A yoga nidra session helps you do the inner-work necessary to reprogram any negative thought patterns you may experience in your daily life. In a practice, you are guided to create a sankalpa. The word kalpa translates to “vow”, while san refers to a connection with one’s highest truth, so the word roughly means “a vow and commitment we make to support our highest truth”. It is similar to the concept of setting a an intention at the beginning of a yoga practice or meditation. It helps you center in on what you want to work on or enhance in your life.
By using a sankalpa, you are working towards adjusting negative thought patterns. A sankalpa helps the practitioner approach their day and life with a more productive outlook. Rather than ruminating on negative thoughts, you learn to approach your life with a positive mantra.
Dr. Richard Miller, creator of a yoga nidra method called iRest, explains that this short statement can take on two forms. The first is the “heartfelt desire”, or a statement that can describe your true nature. The second is a more specific intention that will help lead you on the right path of achieving a goal you have set. Regardless of the type of sankalpa you set, it should be said in present tense, as if it has already been achieved. Some examples are: “I am patient”, “I am at peace”, “I release fear”, “Creativity flows through me”, or “I feel relaxed and centered”.
Yoga nidra helps you work on your life on the mat through a sankalpa, so that you can bring change to your life off the mat.
Learn About Yourself
The practice of yoga nidra gives you a look into your soul that you aren’t typically able to see when in your waking, conscious state. Through a practice, the practitioner goes into their deeper levels of consciousness, as guided by the teacher leading the session. Here, they are able to confront their fears and desires, enhance self-awareness, and begin transformation in their daily life. Throughout the stages of a practice, the student is working towards releasing blockages and getting to know themselves on a subconscious level.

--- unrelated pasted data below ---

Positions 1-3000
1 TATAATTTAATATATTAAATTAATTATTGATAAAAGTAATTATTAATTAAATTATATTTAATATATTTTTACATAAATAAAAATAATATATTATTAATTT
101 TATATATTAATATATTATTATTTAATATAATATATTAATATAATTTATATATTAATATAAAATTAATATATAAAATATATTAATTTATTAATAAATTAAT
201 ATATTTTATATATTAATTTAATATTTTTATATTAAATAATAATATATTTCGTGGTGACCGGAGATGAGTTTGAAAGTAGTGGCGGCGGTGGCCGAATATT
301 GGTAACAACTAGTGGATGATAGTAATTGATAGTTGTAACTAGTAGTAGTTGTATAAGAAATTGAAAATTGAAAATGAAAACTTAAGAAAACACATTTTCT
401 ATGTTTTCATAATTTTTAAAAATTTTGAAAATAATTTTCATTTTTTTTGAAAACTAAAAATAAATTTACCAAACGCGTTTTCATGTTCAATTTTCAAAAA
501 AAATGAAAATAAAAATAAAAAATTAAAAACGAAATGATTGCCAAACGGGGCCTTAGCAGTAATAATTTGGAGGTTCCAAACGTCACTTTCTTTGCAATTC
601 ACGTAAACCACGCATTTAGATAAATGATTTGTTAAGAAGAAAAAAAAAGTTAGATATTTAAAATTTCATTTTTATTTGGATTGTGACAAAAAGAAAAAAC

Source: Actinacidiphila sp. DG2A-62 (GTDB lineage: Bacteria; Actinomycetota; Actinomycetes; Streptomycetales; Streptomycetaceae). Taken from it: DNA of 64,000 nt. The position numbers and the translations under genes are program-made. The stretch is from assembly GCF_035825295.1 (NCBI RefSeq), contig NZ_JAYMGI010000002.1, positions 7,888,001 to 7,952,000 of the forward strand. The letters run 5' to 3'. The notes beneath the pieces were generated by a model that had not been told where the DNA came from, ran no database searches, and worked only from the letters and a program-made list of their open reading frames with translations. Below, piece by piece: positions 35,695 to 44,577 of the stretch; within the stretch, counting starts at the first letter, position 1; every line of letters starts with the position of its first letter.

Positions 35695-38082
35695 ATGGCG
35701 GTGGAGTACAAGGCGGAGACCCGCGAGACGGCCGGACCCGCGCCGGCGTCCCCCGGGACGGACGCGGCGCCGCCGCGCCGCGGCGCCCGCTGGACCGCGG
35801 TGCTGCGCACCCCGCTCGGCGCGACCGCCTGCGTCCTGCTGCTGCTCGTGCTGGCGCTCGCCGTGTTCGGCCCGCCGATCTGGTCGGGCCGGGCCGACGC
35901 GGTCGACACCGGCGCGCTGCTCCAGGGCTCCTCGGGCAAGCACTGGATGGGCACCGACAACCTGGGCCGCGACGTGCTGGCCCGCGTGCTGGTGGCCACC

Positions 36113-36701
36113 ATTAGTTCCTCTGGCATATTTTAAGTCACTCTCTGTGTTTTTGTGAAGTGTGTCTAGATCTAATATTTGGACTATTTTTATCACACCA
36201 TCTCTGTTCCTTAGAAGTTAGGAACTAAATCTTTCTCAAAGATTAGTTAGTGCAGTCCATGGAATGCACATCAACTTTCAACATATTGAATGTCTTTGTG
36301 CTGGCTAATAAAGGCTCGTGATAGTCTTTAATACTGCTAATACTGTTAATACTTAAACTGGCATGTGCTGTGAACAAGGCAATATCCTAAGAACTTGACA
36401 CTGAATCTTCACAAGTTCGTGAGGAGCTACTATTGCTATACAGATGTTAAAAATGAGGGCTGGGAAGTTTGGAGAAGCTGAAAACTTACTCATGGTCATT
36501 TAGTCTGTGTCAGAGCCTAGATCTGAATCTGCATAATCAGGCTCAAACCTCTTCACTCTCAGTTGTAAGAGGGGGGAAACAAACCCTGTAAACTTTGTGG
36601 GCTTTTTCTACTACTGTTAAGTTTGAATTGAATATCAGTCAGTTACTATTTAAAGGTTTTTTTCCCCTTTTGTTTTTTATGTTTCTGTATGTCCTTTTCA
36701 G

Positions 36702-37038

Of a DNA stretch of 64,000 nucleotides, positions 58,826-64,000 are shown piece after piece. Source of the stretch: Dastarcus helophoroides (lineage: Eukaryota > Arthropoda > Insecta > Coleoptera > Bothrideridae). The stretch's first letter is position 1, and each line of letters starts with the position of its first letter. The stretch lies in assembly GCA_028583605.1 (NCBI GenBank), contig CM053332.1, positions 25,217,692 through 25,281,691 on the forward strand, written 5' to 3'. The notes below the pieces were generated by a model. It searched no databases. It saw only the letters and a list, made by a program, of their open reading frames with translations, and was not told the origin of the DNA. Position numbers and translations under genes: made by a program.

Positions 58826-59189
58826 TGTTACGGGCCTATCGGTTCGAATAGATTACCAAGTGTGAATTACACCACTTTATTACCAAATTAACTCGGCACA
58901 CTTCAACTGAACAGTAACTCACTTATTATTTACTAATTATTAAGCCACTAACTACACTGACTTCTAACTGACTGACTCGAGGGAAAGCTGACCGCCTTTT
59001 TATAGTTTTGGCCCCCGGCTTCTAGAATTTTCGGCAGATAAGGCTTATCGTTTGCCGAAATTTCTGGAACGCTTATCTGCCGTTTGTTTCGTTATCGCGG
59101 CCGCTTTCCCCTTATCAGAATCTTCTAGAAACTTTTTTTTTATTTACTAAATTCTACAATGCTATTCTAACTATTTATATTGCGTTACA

In the opposite sensations stage, for example, the practitioner is guided to envision sensations or emotions that oppose each other, such as hot and cold or love and hate. This stage allows a release of emotions, and can also strengthen willpower.
In the visualization stage, the practitioner brings their awareness to a space in front of their closed eyes, which is known as the chidakasha. Here, they are told to visualize certain images or situations, at the discretion of the teacher, which helps them further delve into their subconscious mind and address fears, emotions, or negative thoughts.
Accessible for Everyone
A yoga nidra practice isn’t limited to those with a dedicated asana or meditation practice. The practice is accessible for everyone, as there are no physical limitations, and it can be performed anywhere. All you need is a quiet space, a device to listen to the guided meditation (or, if you are lucky enough, a class with a teacher at a nearby yoga studio), and some time set aside. Many yoga nidra practices are around 30 minutes to an hour long, but you can find shorter sessions if you are crunched for time, or longer if you really want to delve deeply into the meditation.
If you want to get into a yoga nidra practice, you can easily pull up a recorded guided meditation to get started at home. There are thousands of options online that you can search through, but these are a few that can get you started.
- Unwind By Lily Conclaves, 16 minutes
- Yoga Nidra, provided by MIT Medical Sleep Resources, 21 minutes
- Yoga Nidra Meditation by Bulletproof, 22 minutes
- Yoga Nidra Practice with Rod Stryker, 27 minutes
- Free Yoga Nidras from Yoga Nidra Network, times vary
Yoga nidra is an incredibly beneficial practice that is accessible for anyone willing to put in the time. The first few sessions don’t always go as planned–it’s easy to fall asleep or let your mind wander–but over time you’ll be able to drift into the hypnagogic state and truly feel all that yoga nidra has to offer.
If you want to reap the benefits of a yoga nidra practice, start by looking into some of the online guided meditations outlined above. You can easily jump into a practice at any time, so give yourself the opportunity to find deep relaxation, let go of stress, and open a window into your inner self.
What's Your Reaction?
Yoga, meditation, and spirituality are at the top of the list for writer and former nutritionist Amanda Carter. This devoted practitioner enjoys writing about health and wellness just as much as she enjoys living it.